New Sony President Takes Consumer-Oriented Approach
Mar 24, 2005
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Sony Corp.'s incoming president has vowed to tackle what he sees as a major gap between the company's electronics products and consumers' needs, but warned that a profit recovery could come later than planned.
Ryoji Chubachi, set to replace Kunitake Ando in June, said it would take some time before reform measures had a significant positive impact on earnings, and admitted it would be difficult to hit its profit target for the 2006-2007 business year.
Mr. Chubachi identified three main weak points in Sony's core electronics business: a decline in product competitiveness, an inefficient manufacturing structure, and a design process that did not place enough emphasis on what the consumer really wants.
"Right now there is a gap between what consumers expect from Sony, their image of the Sony brand, and reality. A recovery will come when we can close that gap," Mr. Chubachi, who will be in charge of the electronics division, said.
In the past few years, Sony, the inventor of the Trinitron TV and the Walkman, has been outfoxed by rivals Sharp Corp. and others in flat TVs and has lost its lead in the portable music industry to Apple Computer and its popular iPod player.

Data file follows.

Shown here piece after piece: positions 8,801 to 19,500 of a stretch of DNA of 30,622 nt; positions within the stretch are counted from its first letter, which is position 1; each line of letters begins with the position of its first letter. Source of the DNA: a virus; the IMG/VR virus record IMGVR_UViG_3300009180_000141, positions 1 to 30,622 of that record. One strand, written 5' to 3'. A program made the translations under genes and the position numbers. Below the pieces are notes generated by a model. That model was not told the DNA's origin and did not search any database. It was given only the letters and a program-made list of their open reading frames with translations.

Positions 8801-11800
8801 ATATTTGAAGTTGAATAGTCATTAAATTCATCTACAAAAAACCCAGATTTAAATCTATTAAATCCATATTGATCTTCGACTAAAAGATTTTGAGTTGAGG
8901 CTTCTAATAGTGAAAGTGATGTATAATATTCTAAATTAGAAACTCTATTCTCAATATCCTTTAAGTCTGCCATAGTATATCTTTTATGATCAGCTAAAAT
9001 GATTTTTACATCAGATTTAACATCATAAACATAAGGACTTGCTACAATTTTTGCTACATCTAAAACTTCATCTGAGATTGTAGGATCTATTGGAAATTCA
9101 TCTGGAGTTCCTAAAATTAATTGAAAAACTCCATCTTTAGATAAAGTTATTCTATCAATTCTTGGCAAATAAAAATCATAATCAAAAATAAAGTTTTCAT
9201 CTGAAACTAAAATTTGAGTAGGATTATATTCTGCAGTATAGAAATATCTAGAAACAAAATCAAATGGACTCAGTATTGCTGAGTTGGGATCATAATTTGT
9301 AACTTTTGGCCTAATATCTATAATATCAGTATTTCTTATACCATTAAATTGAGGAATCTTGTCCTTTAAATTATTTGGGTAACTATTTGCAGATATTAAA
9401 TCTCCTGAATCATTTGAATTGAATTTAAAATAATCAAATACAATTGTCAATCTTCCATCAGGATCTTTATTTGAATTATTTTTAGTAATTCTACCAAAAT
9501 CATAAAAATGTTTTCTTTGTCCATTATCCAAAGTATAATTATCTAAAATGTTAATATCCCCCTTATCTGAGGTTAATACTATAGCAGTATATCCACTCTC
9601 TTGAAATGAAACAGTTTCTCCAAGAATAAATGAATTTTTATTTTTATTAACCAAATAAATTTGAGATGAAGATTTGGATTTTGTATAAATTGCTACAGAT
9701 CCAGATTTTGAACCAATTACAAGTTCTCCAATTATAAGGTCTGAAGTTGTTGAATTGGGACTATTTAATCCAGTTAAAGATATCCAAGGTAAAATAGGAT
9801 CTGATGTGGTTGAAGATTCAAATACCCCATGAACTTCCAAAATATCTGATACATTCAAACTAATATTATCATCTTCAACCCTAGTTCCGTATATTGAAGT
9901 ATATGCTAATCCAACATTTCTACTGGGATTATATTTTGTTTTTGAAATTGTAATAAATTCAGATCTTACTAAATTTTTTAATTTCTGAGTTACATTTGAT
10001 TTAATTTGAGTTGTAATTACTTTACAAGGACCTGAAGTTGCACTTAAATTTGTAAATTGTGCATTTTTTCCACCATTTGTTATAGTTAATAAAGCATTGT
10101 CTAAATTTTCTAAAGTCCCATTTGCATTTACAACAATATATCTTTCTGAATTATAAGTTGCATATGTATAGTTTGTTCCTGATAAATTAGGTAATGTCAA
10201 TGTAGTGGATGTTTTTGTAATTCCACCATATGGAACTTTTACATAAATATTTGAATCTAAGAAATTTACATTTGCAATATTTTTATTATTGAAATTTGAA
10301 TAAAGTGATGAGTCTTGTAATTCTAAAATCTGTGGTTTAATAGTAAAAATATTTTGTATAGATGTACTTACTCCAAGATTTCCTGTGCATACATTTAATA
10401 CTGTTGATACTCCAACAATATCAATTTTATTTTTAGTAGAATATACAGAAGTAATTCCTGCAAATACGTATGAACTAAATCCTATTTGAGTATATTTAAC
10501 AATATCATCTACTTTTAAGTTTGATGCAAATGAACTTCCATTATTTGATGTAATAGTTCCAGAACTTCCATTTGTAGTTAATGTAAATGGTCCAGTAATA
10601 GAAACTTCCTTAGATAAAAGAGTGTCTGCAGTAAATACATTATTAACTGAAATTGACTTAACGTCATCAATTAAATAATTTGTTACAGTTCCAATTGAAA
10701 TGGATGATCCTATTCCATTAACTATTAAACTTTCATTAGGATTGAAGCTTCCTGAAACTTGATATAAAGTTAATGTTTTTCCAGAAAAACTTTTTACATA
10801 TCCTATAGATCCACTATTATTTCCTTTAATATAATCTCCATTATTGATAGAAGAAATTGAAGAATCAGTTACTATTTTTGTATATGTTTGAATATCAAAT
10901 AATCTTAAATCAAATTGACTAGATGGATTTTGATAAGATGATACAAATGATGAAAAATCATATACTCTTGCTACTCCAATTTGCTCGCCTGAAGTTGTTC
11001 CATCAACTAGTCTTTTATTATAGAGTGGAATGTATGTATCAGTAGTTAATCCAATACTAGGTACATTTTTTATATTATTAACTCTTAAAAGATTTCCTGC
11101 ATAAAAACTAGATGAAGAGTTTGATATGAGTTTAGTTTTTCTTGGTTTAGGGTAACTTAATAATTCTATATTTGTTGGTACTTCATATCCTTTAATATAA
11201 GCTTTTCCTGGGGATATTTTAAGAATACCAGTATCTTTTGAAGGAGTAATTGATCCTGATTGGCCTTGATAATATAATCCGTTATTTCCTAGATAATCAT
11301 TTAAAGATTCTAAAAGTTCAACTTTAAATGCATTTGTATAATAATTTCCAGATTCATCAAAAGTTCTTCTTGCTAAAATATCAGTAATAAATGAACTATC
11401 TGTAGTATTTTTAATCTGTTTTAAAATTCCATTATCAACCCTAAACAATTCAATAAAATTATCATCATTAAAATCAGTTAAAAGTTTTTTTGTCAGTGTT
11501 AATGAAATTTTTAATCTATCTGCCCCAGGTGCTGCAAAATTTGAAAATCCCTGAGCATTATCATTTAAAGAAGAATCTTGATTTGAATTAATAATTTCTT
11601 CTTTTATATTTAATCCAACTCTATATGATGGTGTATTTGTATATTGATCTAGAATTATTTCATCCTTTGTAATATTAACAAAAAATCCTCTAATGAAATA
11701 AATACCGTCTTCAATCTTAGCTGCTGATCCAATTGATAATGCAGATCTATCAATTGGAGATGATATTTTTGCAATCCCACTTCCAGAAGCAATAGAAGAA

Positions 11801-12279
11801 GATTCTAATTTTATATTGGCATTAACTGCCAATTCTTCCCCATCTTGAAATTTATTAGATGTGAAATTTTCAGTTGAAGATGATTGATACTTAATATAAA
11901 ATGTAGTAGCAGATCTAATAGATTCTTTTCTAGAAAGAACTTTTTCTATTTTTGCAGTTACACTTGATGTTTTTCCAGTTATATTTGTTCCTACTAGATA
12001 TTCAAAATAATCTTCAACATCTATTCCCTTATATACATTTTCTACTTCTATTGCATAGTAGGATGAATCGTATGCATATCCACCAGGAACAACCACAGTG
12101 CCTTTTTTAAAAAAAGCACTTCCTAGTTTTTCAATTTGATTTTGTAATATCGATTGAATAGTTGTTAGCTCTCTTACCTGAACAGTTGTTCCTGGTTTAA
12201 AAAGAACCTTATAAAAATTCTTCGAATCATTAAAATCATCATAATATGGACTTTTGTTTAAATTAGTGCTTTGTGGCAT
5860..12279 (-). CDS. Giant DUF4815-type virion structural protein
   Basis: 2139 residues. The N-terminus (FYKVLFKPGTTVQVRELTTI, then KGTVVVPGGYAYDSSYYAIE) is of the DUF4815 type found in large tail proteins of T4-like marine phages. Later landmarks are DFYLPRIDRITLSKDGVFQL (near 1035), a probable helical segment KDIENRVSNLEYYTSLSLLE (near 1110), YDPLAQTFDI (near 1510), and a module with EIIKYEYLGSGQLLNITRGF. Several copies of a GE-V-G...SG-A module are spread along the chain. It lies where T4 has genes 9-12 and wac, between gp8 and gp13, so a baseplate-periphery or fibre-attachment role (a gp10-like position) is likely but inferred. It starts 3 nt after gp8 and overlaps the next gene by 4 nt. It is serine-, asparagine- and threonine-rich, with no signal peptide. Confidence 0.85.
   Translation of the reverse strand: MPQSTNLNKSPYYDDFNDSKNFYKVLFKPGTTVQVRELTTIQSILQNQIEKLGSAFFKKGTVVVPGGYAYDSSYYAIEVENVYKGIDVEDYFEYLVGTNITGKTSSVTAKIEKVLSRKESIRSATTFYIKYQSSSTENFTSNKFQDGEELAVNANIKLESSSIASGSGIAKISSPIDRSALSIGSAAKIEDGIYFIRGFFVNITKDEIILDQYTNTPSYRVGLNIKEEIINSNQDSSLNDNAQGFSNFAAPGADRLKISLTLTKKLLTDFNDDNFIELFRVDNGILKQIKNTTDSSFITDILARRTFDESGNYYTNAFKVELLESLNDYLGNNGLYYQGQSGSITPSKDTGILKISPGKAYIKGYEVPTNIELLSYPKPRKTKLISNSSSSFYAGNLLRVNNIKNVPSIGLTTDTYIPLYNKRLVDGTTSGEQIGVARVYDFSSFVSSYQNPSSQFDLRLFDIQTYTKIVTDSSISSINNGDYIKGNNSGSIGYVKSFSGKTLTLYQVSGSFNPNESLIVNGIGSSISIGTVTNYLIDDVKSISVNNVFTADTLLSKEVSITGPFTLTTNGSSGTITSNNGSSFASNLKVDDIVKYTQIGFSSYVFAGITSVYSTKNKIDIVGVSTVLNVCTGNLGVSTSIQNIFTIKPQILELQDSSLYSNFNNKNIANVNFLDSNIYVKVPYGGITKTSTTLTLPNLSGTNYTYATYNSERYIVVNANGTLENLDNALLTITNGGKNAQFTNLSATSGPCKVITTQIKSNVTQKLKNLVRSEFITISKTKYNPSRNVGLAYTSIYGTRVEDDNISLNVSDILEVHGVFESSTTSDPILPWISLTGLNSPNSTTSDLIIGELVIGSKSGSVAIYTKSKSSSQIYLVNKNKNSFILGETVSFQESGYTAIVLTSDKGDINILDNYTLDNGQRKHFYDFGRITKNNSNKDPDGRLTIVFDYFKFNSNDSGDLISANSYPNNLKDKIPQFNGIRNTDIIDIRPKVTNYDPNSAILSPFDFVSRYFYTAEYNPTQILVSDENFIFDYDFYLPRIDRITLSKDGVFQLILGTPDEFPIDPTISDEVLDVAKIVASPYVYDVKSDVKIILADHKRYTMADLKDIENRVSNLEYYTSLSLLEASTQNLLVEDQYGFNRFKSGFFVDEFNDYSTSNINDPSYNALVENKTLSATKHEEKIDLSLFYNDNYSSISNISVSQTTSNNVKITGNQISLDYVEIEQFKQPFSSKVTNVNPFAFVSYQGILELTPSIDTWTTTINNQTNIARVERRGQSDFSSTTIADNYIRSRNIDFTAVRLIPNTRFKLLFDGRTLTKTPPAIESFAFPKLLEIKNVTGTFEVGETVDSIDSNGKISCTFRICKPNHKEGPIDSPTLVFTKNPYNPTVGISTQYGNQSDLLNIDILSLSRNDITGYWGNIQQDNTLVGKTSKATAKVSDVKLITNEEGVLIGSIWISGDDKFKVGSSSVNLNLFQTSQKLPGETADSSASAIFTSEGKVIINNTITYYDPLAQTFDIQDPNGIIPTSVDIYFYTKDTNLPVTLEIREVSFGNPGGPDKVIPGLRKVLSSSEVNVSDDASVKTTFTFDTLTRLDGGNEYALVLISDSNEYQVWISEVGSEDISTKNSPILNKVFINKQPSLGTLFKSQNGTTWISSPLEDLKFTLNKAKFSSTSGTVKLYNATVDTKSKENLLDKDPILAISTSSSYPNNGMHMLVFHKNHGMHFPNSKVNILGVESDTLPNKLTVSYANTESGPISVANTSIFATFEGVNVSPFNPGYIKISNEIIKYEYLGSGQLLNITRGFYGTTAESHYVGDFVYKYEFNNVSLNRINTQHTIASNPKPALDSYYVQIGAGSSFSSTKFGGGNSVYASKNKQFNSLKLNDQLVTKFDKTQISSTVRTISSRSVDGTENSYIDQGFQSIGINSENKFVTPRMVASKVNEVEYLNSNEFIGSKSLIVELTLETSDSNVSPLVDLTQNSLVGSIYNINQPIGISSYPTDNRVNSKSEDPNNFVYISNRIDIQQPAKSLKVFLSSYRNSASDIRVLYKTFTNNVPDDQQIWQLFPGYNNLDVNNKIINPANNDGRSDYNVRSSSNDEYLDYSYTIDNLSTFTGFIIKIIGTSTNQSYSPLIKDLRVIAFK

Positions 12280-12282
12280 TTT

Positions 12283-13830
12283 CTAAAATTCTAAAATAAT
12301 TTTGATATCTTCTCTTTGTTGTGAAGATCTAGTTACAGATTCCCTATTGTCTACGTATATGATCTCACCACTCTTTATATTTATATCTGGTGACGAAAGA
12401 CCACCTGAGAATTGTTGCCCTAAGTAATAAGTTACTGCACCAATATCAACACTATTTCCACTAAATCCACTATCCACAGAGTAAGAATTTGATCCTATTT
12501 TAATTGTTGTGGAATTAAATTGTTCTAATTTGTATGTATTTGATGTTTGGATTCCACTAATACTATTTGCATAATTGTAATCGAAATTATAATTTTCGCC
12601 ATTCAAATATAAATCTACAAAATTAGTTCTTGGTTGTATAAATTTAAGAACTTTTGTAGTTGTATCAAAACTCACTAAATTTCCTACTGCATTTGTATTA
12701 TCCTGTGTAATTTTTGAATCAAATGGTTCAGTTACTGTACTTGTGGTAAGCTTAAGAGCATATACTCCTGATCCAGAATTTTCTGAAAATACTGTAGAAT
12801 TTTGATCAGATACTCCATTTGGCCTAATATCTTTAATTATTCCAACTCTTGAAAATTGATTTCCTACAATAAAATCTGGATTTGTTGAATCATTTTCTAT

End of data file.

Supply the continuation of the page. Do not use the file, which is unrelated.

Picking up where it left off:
Sony has also been unable to match profit margins earned by Matsushita Electric Industrial and Sharp in hot-selling products such as DVD recorders and liquid crystal display (LCD) televisions because it does not make as many key parts in-house.
Mr. Chubachi said he would create a project team with the purpose of boosting manufacturing efficiency. He also said Sony could develop more attractive products in a more timely fashion by enhancing communication between engineers and marketing staff.
"We need to ensure the wishes of the designer quickly reach the consumer and that feedback from the consumer quickly makes its way back to the design stage," he said. "I want to strengthen the relationship between design, production and sales."
Sony will shift management resources to promising growth areas such as flat-panel TVs, DVD recorders and mobile phones -- targeting products that "allow for the fusion of audio-visual and communication functions," Mr. Chubachi added.
Mr. Chubachi said he would continue to pursue current chief executive Nobuyuki Idei's vision of "convergence" -- creating links between electronics products and content -- although he acknowledged the strategy would not work until the electronics division was healthy again. (Reuters)
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